In our blog last week, “What we want the general election to deliver for disabled people,” we spoke about the need for the incoming Government to present an ambitious vision for disabled people. 

One of the central pillars of this vision must be to ensure that disabled people have a choice of housing that meets their needs and circumstances. For nearly 20 years, the Aspire Housing Programme has been supporting spinal cord injured people by providing fully accessible temporary housing and the help they need to secure permanent suitable homes.  For all the efforts of the Aspire Housing team though, we cannot meet demand and every year hundreds of spinally injured people are forced into inappropriate accommodation.

Last year Aspire campaigned for housing for disabled people in the following ways:

  • We published independent research revealing how important it is for people living with a spinal cord injury to live in housing that is designed and adapted for their needs and the dreadful consequences for physical and mental health and family life when they don’t.
  • We produced a film ‘An Intolerable Situation’ which showed how living in an inaccessible home has forced Tracey to put her life on hold.
  • Throughout the year, we worked with Parliamentarians to bring an end to the misery of thousands of disabled people like Tracey. 
  • We sought to amend planning legislation and succeeded in achieving a new duty in the Neighbourhood Planning Bill on the Secretary of state to require local authorities to meet the housing needs of disabled people.   
  • In October, we gave evidence to the Women and Equalities Committee inquiry examining the Government’s record on disability and the built environment. 

Findings of the Women and Equalities Committee

On Tuesday, the Committee published its findings.  The committee welcomes the government’s changes to the Neighbourhood Planning bill but feels that if a local authority wants to “prevent inaccessible housing from being built,” it should not be required to prove the level of need in order to do so.  It is the Committee’s view that “Wherever people live or choose to live in the future, there should be real choice in the housing available to them.”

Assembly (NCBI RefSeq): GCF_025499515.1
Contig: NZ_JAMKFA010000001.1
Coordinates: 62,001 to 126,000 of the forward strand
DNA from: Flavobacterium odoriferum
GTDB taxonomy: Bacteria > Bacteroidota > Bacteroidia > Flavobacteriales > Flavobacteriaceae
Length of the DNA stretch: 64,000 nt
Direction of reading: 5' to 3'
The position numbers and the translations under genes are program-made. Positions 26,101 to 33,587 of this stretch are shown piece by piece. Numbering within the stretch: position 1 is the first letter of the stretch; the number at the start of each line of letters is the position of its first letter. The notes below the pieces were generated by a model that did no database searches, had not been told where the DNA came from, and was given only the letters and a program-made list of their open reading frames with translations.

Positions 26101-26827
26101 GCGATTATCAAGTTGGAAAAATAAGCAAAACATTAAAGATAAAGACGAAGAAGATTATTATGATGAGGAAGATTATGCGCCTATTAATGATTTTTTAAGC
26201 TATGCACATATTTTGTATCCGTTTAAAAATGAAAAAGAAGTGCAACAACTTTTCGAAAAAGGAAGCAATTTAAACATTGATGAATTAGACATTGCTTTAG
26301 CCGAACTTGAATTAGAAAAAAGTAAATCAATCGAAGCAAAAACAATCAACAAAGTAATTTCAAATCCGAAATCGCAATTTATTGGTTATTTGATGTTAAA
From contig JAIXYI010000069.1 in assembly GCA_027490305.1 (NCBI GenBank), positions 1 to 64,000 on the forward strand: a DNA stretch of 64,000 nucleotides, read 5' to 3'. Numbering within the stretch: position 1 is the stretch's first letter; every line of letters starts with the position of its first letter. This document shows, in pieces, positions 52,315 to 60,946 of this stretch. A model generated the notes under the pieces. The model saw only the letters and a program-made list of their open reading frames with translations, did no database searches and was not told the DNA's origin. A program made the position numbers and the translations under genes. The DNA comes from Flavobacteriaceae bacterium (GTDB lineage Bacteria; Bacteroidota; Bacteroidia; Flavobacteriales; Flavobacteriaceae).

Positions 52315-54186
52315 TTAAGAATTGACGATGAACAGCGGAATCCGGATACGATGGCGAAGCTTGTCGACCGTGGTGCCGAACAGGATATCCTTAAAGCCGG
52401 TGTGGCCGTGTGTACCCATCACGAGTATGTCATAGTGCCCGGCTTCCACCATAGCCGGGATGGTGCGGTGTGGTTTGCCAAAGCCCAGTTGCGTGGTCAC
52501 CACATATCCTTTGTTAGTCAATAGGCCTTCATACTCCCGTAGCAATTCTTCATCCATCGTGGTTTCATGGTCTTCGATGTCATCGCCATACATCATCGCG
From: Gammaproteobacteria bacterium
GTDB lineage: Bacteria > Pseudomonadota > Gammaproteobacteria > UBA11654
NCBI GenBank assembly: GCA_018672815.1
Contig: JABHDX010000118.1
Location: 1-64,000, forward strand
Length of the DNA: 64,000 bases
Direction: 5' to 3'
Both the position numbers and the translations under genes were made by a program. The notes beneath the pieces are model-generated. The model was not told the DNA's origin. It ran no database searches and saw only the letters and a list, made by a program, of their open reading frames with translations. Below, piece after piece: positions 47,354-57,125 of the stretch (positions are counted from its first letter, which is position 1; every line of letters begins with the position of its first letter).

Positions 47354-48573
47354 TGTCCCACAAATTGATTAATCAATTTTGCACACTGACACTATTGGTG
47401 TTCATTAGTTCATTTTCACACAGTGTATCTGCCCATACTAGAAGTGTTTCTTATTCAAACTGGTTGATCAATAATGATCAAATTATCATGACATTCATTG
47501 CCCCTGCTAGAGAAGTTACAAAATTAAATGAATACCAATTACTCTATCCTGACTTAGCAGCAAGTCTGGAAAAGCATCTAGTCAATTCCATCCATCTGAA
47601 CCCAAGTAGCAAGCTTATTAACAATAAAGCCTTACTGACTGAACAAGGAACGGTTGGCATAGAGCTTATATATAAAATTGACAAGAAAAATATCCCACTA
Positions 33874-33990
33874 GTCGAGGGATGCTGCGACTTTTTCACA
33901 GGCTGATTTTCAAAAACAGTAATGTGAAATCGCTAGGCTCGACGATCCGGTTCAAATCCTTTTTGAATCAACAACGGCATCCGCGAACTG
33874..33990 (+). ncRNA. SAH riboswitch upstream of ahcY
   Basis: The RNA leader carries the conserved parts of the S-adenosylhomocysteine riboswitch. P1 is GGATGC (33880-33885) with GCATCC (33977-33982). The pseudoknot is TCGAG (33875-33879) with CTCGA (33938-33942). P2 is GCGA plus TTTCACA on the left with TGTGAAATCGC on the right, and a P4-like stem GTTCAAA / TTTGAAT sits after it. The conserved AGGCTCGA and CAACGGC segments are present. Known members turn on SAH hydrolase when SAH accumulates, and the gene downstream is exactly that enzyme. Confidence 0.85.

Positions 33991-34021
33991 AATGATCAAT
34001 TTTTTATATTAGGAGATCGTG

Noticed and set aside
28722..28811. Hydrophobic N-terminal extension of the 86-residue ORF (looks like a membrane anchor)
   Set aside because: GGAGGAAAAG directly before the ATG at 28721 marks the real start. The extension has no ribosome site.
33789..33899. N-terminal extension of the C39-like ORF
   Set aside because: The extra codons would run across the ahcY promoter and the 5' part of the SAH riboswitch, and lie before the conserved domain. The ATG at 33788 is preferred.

To achieve this vision, the committee recommends that “We should future-proof our housing policy.” It recommends that Government should remove the requirement on local authorities to prove an immediate need for accessible housing, where they want accessible homes built in their areas.  Building on this, the Committee concludes that the “evidence is clear” that the minimum standards that new homes have to comply with, to be visitable by disabled people, “is simply too low to meet the needs of the population.” It recommends that the Government raise the minimum standard for all new housing to be built to category 2 of Part M of the building regulations, to be accessible and adaptable for disabled people.  

What is particularly welcome and significant about this recommendation, is that it represents what could be described as a presumption in favour of accessible and inclusive development, which unlike current national planning policy that essentially requires local councils to justify a requirement for more accessible homes, presents the vision of an inclusive society in which meeting the housing needs of disabled people is a given.

As such, this is a powerful example of the kind of ambitious, coherent vision we spoke about in last week’s election blog, and one we would hope to see embraced in election manifestos and fully implemented by the incoming Government.